Pihas barely had time to wash the blood from his hands before spying yet another wounded villager. He lumbered across the street and knelt beside a teenaged boy clutching his side, doubled over in pain. His mother hovered over him, sobbing. The priest of Apaliunas ripped open the boy’s tunic to reveal a gash, no doubt made by some Achaian spear. He asked the mother to find bandages as he emptied his water skin onto the wound.
By the time Pihas had returned from offering the morning sacrifice at the temple, the Achaians had already descended upon the village. The damage had been done; all Pihas could do was try to ease the suffering of the survivors.
Pihas stitched up the wound with needle and thread, then wrapped it in the strips of cloth the mother had no doubt ripped from her bedding. He wiped sweat and grime from his face with the back of his forearm. His hands were bloody again. He wiped them clean on the end of the boy’s bandage and sat down in the dust.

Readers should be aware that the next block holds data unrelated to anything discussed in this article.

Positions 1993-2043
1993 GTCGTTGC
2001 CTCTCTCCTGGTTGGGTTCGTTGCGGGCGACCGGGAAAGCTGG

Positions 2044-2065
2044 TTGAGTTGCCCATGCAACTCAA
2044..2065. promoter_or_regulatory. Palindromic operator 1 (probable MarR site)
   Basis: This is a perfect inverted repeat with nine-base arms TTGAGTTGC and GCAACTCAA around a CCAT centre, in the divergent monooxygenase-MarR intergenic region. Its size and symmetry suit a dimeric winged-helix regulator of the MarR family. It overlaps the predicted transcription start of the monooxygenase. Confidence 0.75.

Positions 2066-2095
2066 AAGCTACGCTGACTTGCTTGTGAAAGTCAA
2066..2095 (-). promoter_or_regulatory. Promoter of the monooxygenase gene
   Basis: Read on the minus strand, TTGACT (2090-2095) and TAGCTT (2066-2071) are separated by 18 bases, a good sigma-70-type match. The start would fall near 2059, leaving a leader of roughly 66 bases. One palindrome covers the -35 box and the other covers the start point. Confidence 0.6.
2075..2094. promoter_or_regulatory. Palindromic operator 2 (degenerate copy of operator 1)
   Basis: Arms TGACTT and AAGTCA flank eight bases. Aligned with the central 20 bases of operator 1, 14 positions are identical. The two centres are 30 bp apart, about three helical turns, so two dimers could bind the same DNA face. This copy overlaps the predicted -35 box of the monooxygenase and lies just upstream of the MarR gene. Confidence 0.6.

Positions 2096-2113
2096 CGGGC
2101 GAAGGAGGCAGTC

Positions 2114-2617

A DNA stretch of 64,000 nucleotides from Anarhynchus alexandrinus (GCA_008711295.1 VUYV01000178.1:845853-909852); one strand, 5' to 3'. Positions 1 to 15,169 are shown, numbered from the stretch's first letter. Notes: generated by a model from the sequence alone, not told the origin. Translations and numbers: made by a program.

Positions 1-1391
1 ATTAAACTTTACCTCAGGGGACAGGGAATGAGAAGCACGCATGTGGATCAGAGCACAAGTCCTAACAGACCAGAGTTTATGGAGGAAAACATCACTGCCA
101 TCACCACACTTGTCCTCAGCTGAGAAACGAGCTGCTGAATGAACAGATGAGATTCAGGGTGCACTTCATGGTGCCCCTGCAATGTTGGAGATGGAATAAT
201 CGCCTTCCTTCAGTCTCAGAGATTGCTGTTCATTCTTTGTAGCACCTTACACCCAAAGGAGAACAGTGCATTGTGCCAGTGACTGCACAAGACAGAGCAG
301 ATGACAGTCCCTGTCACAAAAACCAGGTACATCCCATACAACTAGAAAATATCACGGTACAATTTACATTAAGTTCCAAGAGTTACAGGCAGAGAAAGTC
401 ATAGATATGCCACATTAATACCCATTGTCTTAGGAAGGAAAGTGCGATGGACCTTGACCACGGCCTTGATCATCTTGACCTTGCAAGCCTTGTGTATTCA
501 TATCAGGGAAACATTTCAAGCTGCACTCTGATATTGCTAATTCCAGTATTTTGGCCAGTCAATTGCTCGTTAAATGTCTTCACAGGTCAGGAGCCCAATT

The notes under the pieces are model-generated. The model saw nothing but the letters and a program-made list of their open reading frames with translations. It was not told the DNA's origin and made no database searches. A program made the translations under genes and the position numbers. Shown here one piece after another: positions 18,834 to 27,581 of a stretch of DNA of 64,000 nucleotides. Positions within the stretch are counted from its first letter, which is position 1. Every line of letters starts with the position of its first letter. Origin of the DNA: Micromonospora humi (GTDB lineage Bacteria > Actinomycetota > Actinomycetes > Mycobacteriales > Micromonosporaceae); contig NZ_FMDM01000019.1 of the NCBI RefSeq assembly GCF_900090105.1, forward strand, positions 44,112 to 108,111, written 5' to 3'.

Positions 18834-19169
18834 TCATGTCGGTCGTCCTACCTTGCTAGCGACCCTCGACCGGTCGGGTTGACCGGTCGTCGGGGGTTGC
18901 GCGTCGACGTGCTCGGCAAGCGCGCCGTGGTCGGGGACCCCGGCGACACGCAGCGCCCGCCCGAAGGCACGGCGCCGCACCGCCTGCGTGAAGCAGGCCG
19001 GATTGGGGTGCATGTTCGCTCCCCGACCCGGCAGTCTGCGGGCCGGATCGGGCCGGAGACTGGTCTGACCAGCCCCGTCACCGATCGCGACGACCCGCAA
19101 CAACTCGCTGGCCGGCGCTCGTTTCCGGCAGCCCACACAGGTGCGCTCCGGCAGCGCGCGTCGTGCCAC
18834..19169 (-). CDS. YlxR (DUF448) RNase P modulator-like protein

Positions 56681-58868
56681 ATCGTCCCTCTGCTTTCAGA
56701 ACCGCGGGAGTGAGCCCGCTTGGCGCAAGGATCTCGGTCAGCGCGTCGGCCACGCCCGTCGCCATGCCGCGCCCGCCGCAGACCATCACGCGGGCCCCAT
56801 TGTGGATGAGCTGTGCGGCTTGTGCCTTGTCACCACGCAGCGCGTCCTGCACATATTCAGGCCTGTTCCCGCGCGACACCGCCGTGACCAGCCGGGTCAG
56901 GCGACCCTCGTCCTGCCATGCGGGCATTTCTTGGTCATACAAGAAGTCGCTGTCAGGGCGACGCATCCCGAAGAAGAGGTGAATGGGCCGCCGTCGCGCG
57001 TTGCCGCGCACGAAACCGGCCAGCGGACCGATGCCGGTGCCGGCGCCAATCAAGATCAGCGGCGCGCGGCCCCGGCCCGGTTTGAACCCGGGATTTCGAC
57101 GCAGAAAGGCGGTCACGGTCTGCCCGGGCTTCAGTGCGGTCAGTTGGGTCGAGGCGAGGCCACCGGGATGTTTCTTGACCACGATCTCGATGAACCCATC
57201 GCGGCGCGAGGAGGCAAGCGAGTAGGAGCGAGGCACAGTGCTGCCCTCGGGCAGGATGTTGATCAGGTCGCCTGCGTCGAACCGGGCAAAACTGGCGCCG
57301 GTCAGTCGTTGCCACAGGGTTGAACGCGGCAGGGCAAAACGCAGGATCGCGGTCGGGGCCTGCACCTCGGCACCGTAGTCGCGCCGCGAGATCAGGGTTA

He had helped as many as he could. Taras was dead, stabbed in the gut like the boy in front of him. There was no sign of Ashtinamas, Tuwatis, or Sam.
Apaliunas, what have they done? What have they done with my girl?
An old man shuffled past. A little girl-his granddaughter-held his hand. They both looked ancient with worry.
There’s nothing for them here any more, Pihas thought. Others will be leaving, too, as soon as the dead are buried.
The mother cradled her injured son in her arms and the three of them sat on the ground, devastated, broken, and numb.
“Take care of your son,” the priest said. “He’s all you have left, now.”
Pihas glanced at the temple at the top of the hill. Not even filthy Achaians would loot a temple…would they?
Astinamas is all I have left. And by all the gods, I’ll get her back!